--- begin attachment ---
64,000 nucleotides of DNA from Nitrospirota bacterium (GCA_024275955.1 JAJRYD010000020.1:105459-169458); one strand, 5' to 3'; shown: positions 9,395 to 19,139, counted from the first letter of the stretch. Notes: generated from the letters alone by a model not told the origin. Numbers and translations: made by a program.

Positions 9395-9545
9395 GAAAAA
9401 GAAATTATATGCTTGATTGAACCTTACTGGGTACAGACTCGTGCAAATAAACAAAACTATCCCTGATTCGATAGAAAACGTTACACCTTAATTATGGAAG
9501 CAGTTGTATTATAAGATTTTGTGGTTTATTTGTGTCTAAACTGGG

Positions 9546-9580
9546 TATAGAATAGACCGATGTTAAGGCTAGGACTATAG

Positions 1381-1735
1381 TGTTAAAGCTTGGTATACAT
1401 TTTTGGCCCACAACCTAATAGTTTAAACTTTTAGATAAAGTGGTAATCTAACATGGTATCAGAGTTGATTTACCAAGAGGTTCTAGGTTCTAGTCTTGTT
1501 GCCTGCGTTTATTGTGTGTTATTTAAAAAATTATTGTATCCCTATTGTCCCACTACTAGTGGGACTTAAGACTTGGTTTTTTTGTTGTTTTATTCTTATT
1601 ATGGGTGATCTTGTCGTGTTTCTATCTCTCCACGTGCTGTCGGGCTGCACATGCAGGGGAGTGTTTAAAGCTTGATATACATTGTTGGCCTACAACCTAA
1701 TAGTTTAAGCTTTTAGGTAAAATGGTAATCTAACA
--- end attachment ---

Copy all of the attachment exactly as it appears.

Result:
64,000 nucleotides of DNA from Nitrospirota bacterium (GCA_024275955.1 JAJRYD010000020.1:105459-169458); one strand, 5' to 3'; shown: positions 9,395 to 19,139, counted from the first letter of the stretch. Notes: generated from the letters alone by a model not told the origin. Numbers and translations: made by a program.

Positions 9395-9545
9395 GAAAAA
9401 GAAATTATATGCTTGATTGAACCTTACTGGGTACAGACTCGTGCAAATAAACAAAACTATCCCTGATTCGATAGAAAACGTTACACCTTAATTATGGAAG
9501 CAGTTGTATTATAAGATTTTGTGGTTTATTTGTGTCTAAACTGGG

Positions 9546-9580
9546 TATAGAATAGACCGATGTTAAGGCTAGGACTATAG

Positions 1381-1735
1381 TGTTAAAGCTTGGTATACAT
1401 TTTTGGCCCACAACCTAATAGTTTAAACTTTTAGATAAAGTGGTAATCTAACATGGTATCAGAGTTGATTTACCAAGAGGTTCTAGGTTCTAGTCTTGTT
1501 GCCTGCGTTTATTGTGTGTTATTTAAAAAATTATTGTATCCCTATTGTCCCACTACTAGTGGGACTTAAGACTTGGTTTTTTTGTTGTTTTATTCTTATT
1601 ATGGGTGATCTTGTCGTGTTTCTATCTCTCCACGTGCTGTCGGGCTGCACATGCAGGGGAGTGTTTAAAGCTTGATATACATTGTTGGCCTACAACCTAA
1701 TAGTTTAAGCTTTTAGGTAAAATGGTAATCTAACA